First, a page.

We think Klosterman’s piece on the Kobe-Shaq feud is one of the most delightful works of sports journalism in recent memory.
Sports hatred is situational and generally metaphorical. Play-by-play announcers remind us that the Raiders hate the Broncos and the Sox hate the Yankees, but those alleged on-field enemies share the same agents and eat in the same restaurants and tip the same exotic dancers. If sports hatred feels real to the hater, it’s a self-styled fiction: hatred for the purpose of play. About 99% of the time, it’s a totally constructed emotion.
But that final 1% is all I need.
Every sports fan with a laptop and no life has heard O’Neal’s freestyle rap about Kobe’s inability to win a title on his own, punctuated by Shaq’s relentless (and arguably valid) question, “Kobe, how my ass taste?” And everyone has found this material hilarious. The semi-extemporaneous lyrics also accuse Bryant of destroying Shaq’s marriage (by reportedly telling Colorado police after his arrest for sexual assault that the Big Aristotle paid women for their silence after the ends of affairs), which is slightly less funny (although probably more valid). Now, Shaq is a funny guy and a charming fellow and—most important, at least from a PR perspective—a hyper-jolly goofball who likes to give toys to sick orphans. So as a culture, we tend to take his side.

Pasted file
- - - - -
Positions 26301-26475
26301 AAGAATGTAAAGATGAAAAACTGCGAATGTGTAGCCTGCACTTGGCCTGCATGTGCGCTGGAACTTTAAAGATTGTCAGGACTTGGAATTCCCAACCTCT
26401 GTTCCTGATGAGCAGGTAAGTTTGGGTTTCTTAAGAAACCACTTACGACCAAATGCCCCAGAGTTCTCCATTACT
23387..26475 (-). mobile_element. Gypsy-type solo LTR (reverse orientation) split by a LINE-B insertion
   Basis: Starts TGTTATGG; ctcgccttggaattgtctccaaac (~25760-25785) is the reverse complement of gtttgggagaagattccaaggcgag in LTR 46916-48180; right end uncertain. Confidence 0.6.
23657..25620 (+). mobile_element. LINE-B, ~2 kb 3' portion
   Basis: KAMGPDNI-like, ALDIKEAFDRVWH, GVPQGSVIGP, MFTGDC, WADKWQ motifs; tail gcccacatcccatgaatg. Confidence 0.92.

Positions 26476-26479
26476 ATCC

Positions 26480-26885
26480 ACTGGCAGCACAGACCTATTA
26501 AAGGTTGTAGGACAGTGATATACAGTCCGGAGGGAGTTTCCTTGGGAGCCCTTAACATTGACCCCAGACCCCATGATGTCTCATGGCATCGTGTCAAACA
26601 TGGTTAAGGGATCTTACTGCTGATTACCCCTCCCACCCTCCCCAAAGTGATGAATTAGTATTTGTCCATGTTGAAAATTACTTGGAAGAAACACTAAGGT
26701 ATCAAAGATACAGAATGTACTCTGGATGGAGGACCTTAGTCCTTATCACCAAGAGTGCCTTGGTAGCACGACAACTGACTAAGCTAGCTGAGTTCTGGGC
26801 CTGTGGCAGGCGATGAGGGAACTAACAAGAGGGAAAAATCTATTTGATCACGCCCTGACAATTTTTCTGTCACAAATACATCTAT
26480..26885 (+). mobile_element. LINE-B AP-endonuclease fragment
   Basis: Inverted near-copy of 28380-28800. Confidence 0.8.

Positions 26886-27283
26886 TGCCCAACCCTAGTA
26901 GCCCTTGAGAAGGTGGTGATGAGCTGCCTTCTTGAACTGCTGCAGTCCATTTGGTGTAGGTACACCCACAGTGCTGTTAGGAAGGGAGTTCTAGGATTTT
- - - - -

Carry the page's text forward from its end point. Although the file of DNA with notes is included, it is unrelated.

But his rap was still pretty weird. Go back and watch it again. Its only goal was to humiliate and emasculate Bryant, and it was conducted in a context that left Bryant no recourse. O’Neal knew Kobe couldn’t respond, which is why he seemed to enjoy the performance so much. If Kobe took the situation seriously and called a press conference, he would seem weak and humorless. If he tried to respond with a rap of his own, it would be an inorganic disaster: Kobe would probably try dressing like the 1981 version of Reggie Theus, hire the Neptunes and come across like a chick from Northern State (the Brooklyn hip-hop group, not the D2 Wolves from Aberdeen, S.D.).